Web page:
At year's start teachers were told that the eleventh grade tests would determine the students diploma. If students "passed" said tests they could receive an honor's designation on their diploma. The Governor's order does not detail how or even if different diplomas were be granted at graduation, but as a teacher of eleventh graders, I am grateful my students in A.P. Language and Composition get a pass on the state-wide test. 

This year we have spent five days practicing for the writing test and two days practicing for the reading. We've also used a day to practice on the computer and get to know the testing environment. I would have to count the hours spent training teachers to proctor or teach to the tests to give you a clearer picture of how testing has undermined instructional practice, but I stopped counting. Years ago I tracked days. I kept a list tucked under my desk calendar and each planning period or each class period that my instructional time was taken to complete a mandate--be it test practice or reviewing graduation requirements--I wrote it down. When the number of days lost climbed over twenty (an instructional month), I had to stop tracking them. I was so angry and felt so powerless that it was difficult to focus on the good.  Fortunately, Kelly Gallagher refocuses on the good and the meangful in his new book. He discusses lost time and expertly traces the history of the mandates behind the testing craze too.  Preview the book, In the Best Interests of Students in Stenhouse. After the first chapter you'll want to read and discuss it with teacher friends-- I know I do. 

Most of the testing practice teachers did with students this year at my school was done to fulfill progress monitoring requirements. The practice tests were district created and are untested or calibrated. The Florida Standards Assessment test is new. Teachers on the ground have gotten mixed-messages about the tests' content (some believe we purchased and will use Utah's test as the seen in the online samples) . Many of us are also unclear on the level of difficulty (Will it match curricular materials or be sourced from appendix documents in CC?). Are we setting students up for failure or a choreographed slide in achievement scores? We don't know.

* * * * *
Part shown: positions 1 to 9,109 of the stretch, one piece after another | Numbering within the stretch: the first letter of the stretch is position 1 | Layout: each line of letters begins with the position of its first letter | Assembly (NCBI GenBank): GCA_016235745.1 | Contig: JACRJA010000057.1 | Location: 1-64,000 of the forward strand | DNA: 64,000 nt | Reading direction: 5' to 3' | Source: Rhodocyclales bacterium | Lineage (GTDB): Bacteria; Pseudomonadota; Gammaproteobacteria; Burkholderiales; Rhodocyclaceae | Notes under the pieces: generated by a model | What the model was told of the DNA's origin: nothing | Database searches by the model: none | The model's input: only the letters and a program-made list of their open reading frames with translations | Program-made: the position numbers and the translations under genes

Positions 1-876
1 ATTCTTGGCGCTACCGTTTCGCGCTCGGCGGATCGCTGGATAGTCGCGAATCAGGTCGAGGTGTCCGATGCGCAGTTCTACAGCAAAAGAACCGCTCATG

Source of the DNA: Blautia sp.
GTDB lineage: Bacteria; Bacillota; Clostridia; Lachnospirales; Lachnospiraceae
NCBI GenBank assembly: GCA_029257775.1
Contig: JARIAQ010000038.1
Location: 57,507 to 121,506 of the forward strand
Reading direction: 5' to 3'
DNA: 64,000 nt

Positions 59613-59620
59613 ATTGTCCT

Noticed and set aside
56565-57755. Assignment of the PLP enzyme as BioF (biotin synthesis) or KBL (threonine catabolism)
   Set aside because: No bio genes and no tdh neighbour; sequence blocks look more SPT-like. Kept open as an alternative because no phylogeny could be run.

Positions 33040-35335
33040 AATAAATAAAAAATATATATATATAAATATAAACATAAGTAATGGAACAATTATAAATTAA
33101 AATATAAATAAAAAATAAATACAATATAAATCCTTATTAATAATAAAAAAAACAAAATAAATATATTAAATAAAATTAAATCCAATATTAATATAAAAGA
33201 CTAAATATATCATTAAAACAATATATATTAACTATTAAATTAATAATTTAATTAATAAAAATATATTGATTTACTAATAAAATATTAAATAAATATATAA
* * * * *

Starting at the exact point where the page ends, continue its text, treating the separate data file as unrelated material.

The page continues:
The Governor's order is a move in the right direction. The call to reduce testing in the state promises even more. See "We Must Reduce Testing in Florida Schools"  here

As an educator and a parent, I am grateful for the "immediate relief" this order provides. Thank you, Commissioner Stewart  and thank you, Governor Scott for recognizing how over-testing is harming the children of Florida. 

Thank you for giving me more days to do what I love, teach. 

Testing, as we all know, is not teaching.




Saturday, February 21, 2015

Celebrate Art

I'm taking time to celebrate this week thanks, to Ruth Ayres.
Notice the good  and  celebrate it.  Join in, link up at Ruth Ayres Writes

“It's never too late, it's never too bad, and you are never too old or 
too sick to start from scratch once again.” – Bikram Choudhury

I saw this on a coffee shop bulletin board in New Smyrna Beach this week. It reminded me of having a growth mindset, of being open to beginnings, of starting, once again, along different avenues in my life (teaching, writing, art making) and to get going on my exercise plan. It feels good to move, to stretch, to lift weights--got back to the gym this week. 

The family gathered to celebrate my father's eightieth birthday. The quiet moments drawing, painting and talking, gathered around a long slab-top table in the hotel lobby, were the best moments this week. My brother lives far away in the snow-covered north, so any time we get together is cause for celebration.  



Even the kids got in on the drawing fun together. 

Art this week inspired me. There was an Art Fiesta at the beach and this week--lots of great glass, art and craftsmanship.



And my students shared their first altered book entries for an Art of Analysis project we've just begun. 


A lot to celebrate this week.